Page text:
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Keeping the right lead & bending the oval
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Keeping the right lead & bending the oval

A question was posted in a horse training help group that got me to digging around in my brain for the answer. 

She was having trouble getting her horse to keep the lead she asked for. When her horse tried to stop or turn out of it, she would spur him through it until eventually the horse balked & acted the fool. 

All training comes from the ground first. If you can't get it on the ground, you're not going to get it while riding. 

Her horse does fine on the lunge. Picks up the correct lead & goes around like he should. So what's the problem while riding? Usually the problem is corners. A lot of times when you work in a square arena, you have square corners & the horse sees this as "the end of the line" so it either stops or turns a 180, sometimes leaving you in mid air if you're not prepared. We see the corner as oh, we need to cut this corner & go around making an oval.  2 different perspectives.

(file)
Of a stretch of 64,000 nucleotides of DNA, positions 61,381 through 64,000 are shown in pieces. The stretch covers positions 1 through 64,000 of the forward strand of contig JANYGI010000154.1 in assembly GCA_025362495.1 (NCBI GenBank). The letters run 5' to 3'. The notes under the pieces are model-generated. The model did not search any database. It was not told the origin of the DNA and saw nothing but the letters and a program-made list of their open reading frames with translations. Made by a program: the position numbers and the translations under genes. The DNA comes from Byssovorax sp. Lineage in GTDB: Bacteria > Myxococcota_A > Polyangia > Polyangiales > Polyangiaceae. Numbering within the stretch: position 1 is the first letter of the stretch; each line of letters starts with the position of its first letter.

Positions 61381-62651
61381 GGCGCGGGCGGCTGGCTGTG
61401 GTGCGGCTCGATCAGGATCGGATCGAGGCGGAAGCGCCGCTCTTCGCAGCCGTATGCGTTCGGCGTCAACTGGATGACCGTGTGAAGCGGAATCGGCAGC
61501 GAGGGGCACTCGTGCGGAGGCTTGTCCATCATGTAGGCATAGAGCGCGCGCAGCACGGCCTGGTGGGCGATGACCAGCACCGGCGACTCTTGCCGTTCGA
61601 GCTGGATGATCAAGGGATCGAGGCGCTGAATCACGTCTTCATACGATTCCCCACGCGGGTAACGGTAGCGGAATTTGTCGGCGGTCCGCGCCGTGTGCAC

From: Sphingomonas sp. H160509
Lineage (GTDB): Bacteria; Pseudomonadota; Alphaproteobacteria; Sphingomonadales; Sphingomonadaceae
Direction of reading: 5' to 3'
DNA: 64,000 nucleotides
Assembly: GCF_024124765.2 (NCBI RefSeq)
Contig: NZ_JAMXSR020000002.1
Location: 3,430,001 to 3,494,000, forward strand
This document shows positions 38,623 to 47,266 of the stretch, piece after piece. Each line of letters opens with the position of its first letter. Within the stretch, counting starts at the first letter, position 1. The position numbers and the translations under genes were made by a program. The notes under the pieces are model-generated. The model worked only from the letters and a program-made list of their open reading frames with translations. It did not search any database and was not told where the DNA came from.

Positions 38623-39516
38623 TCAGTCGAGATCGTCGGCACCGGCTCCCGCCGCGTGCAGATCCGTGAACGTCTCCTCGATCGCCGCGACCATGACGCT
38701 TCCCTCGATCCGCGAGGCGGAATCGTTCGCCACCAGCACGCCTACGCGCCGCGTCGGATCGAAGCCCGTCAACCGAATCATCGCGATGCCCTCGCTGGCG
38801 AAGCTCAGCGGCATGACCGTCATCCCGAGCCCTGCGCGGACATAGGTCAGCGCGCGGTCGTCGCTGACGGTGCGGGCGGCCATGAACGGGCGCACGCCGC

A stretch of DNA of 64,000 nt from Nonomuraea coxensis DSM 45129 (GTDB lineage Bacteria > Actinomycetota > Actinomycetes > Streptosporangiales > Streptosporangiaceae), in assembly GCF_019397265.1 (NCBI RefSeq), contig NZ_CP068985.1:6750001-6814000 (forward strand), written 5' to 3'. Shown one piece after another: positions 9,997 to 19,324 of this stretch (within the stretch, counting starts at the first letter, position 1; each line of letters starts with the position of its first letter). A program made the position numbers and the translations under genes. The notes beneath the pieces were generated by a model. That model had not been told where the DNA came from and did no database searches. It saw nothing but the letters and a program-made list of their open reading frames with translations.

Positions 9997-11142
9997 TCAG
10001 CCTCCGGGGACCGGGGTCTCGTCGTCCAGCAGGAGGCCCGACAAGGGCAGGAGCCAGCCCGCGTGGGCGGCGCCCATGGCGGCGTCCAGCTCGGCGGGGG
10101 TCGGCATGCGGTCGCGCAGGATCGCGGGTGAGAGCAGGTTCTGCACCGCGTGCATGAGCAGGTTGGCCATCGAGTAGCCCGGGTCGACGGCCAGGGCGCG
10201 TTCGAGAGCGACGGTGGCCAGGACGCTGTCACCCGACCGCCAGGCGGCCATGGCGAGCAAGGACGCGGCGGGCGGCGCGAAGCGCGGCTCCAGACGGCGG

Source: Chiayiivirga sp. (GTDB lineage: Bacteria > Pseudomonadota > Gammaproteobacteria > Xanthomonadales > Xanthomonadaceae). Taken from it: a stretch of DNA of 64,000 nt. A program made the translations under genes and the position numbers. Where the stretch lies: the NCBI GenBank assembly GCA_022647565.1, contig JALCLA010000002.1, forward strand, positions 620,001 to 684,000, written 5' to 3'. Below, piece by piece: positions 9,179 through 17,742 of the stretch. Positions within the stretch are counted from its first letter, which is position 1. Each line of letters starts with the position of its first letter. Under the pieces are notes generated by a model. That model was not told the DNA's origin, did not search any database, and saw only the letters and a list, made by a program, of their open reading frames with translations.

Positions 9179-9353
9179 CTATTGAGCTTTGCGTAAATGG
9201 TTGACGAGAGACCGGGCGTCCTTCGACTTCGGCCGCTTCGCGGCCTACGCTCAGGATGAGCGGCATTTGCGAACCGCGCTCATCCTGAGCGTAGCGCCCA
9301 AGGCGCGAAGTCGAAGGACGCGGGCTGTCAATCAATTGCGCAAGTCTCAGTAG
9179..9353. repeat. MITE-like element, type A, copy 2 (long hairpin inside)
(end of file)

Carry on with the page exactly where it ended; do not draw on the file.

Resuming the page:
When you come to the corner, gently pull on the inside rein. This gives your horse the signal that he's suppose to keep going, and to bend around the corner. If your horse is the type to "roll back", you'll need to pick up that inside rein & turn him in a smaller circle, then push him through to the straight side. Once your horse figures out that it's suppose to bend around the oval, it should correct the problem of stopping or the 180. 

Practice makes perfect as they say, just don't over do it. Once your horse gets the idea, practice it a few "good" times then quit. You may have to repeat the process when you get back on the next day, but it should go more smoothly until eventually you no longer have the problem. 

This problem can happen in a more round arena, though it's not real likely. The same principal applies no matter what shape the arena is that you use. 

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Leave a Comment

  1. arabobsession
    arabobsession
    love it, thank you for the simple explanation, it makes learning good dressage easy if you know what instructors mean.
    Log in to reply.

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